USC manufactured 25-0 run in the fourth quarter to put visiting Hawai'i well out of reach in the Trojans' season opener at Galen Center, claiming victory with a final 90-50 scoreline. By the final buzzer, USC had tallied 11 scorers, including five Trojans in double digits to help secure a 1-0 start in Lindsay Gottlieb's first game as USC's head coach. USC went big in the second half, turning up the volume on a 38.9 percent first-half output to finish shooting at a 51.5 percent clip in the game. Hawai'i kept pace with USC in the second quarter, only to see the Trojans find a groove in the final 20 minutes. The Rainbow Wahine finished up shooting 30.3 percent from the floor, while USC led on the boards 49-33. Of USC five double-digit scorers, Jordan Sanders led the pack with a game-high 17 points with help from a 3-for-3 effort from beyond the arc. In her USC debut, freshman Rayah Marshall was one board off a double-double with 15 points and nine rebounds. Another newcomer, graduate student Tera Reed contributed 11 points and five assists in her first outing as a Trojan, with junior Angel Jackson also adding 11 points. Sophomore Jordyn Jenkins, meanwhile, scored 10 points for the Trojan cause. 

PILI POWER        
Junior Alissa Pili's talents continue to receive national acclaim as the 2021-22 women's basketball season gets underway. On November 9, the USC forward was named to the John R. Wooden Award Preseason Top 50 Watch List as well as the Naismith Trophy Watch List. It is Pili's second selection to the Naismith Watch List. One of the most versatile and impressive players in the game today, Pili has been an impact player since arriving at USC as a freshman. Named Pac-12 Freshman of the Year and to the All-Pac-12 Team in 2020, Pili fought through injury as a sophomore to earn All-Pac-12 Honorable Mention. This year, the junior is a captain for the Women of Troy and is tabbed for duty in several different roles. An unquestionable power in the paint, Pili boasts great ball skills as well as the range to knock down 3-pointers. She enters her junior year averaging 14.7 points and 6.8 rebounds per game to go along with a .502 shooting effort from the floor and .799 mark from the free-throw line. Recently, Pili was also named to the Katrina McClain Award Preseason Watch List for the second straight year, recognizing her again as one of the top 20 power forwards in the nation. She also has a spot on the 2021-22 Pac-12 Preseason All-Conference Team.

WE GOT GOTT        
The 2021-22 USC roster, helmed by new head coach and basketball scientist extraordinaire Lindsay Gottlieb, is teeming with talent and balance — ingredients that Gottlieb is eager to formulate into a competitive and successful program. The USC women have fallen short of the NCAA Tournament field for the past seven seasons while competing in arguably the most competitive women's basketball conference in the land. Fortunately, Gottlieb gleaned plenty of experience navigating the Pac-12 and beyond while at the helm of the California program. Following that, her two years as an assistant coach with the Cleveland Cavaliers in the NBA served to broaden both her gamesmanship and her passion for player development. Now the leader of the Women of Troy, Gottlieb and her staff are set on securing an upward trajectory for the USC program.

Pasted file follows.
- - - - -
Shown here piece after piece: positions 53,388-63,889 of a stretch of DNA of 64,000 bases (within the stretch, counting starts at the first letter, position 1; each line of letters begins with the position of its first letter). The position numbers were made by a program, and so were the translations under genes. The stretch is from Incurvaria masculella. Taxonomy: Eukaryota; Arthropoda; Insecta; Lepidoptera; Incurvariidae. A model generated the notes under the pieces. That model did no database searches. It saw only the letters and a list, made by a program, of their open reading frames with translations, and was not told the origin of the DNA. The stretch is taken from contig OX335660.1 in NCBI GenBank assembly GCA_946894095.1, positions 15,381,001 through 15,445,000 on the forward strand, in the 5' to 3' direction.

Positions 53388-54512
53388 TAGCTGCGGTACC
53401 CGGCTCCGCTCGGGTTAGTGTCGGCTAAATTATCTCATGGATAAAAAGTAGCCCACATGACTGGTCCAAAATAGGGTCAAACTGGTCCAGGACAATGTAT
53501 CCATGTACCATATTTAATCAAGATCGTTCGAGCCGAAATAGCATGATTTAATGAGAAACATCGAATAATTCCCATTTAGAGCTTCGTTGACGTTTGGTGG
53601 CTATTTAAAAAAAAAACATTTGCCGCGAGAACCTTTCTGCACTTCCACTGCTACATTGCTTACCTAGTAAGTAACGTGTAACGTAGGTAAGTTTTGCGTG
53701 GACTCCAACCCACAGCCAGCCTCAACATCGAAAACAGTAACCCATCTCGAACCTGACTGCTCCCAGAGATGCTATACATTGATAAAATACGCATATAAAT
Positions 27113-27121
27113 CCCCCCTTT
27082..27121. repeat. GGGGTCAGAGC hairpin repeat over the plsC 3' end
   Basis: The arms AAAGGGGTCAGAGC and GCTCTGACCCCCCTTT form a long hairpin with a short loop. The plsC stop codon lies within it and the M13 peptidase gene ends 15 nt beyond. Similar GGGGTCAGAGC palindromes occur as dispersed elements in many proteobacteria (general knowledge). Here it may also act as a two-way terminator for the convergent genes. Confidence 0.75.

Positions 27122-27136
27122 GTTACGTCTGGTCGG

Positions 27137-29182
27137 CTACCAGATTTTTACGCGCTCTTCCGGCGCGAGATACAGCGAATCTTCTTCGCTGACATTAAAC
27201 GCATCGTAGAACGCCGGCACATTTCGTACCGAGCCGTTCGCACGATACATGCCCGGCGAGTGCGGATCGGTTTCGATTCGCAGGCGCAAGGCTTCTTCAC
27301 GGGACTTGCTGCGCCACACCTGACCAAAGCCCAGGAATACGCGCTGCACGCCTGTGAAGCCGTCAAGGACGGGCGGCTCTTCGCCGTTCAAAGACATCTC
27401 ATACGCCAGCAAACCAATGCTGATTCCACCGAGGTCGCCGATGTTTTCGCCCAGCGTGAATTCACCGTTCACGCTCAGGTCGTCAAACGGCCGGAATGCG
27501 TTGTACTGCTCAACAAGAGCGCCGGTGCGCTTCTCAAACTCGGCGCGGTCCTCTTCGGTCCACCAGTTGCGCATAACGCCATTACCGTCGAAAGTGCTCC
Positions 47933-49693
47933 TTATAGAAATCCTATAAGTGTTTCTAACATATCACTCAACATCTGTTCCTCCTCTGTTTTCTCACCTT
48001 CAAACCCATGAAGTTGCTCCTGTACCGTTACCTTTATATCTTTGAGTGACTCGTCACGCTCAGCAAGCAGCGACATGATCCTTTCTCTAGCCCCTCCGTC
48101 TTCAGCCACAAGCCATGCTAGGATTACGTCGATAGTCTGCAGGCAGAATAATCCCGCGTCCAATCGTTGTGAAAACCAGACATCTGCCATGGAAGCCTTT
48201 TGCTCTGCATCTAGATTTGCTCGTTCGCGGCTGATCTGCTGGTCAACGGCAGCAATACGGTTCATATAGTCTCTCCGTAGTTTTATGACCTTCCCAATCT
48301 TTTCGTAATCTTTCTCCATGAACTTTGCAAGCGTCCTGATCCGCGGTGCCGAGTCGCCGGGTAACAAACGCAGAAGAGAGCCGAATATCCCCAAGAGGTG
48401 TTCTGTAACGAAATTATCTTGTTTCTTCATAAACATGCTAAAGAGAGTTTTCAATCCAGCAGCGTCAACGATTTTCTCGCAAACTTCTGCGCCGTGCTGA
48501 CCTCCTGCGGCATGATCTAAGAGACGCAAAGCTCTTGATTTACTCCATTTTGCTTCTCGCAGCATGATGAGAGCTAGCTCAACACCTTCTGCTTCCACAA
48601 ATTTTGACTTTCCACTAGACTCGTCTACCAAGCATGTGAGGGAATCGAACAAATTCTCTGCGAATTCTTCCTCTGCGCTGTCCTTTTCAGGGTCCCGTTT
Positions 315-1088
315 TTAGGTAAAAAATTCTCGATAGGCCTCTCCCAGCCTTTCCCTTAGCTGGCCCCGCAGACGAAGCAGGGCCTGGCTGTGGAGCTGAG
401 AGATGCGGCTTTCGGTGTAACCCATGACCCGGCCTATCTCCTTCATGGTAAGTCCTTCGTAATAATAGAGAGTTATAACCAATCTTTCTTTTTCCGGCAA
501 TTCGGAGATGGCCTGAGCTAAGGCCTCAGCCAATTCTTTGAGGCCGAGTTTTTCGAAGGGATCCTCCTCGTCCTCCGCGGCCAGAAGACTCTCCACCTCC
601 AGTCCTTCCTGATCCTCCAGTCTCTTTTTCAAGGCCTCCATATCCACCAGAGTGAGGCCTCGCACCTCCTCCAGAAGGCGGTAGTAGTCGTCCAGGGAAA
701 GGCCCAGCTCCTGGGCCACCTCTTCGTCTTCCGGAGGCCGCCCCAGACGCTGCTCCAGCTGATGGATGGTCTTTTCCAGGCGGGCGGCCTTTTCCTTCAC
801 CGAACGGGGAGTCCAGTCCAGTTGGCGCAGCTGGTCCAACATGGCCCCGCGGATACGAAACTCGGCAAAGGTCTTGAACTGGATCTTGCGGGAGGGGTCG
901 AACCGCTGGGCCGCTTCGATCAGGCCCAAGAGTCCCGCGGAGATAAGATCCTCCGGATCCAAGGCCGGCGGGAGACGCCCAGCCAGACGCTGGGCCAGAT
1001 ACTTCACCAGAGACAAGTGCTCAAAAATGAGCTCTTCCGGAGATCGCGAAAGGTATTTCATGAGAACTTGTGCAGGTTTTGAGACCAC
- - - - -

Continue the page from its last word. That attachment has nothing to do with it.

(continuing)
When it comes to toughness. Look no further than junior Alissa Pili. The Pac-12 Freshman of the Year in 2020, Pili is one of the strongest and most versatile posts in the nation. She is the linchpin for the Trojans, with a talented array of skilled posts also tagged for time in the paint. Length will not be a problem for USC this season, with 6-foot-5 junior Angel Jackson joined by two highly anticipated freshmen in 6-6 Clarice Akunwafo and 6-4 Rayah Marshall. Meanwhile, athletic sophomore Jordyn Jenkins turned heads as a freshman, adding extra punch to the paint.

Veteran status largely belongs to the backcourt. Senior Desiree Caldwell has been a devoted and reliable runner of the point, while grad student Jordan Sanders and grad transfer Tera Reed offer up extensive experience as well. USC's second leading scorer last year, Sanders returns for a second season at USC, bringing back her incredible 3-point accuracy and versatility. A transfer from VCU, Reed is poised, savvy and skilled. And when it comes to bringing up the ball, Caldwell can also confidently give way to junior Kyra White, redshirt sophomore Alyson Miura and true freshman Bella Perkins.

HOT HANDS        
Which brings us to USC's perimeter firepower. Sanders clearly stands out as the foremost 3-point threat for the Trojans, but there are plenty of others who wield hot hands. Caldwell, Miura and Madison Campbell combined for 44 threes landed last season. Perkins and Reed, meanwhile, are poised to add to that arsenal in their first seasons at USC. But don't count out the Trojan posts. Pili has shown her range in the past, and there's plenty of others with the ability to extend their attack.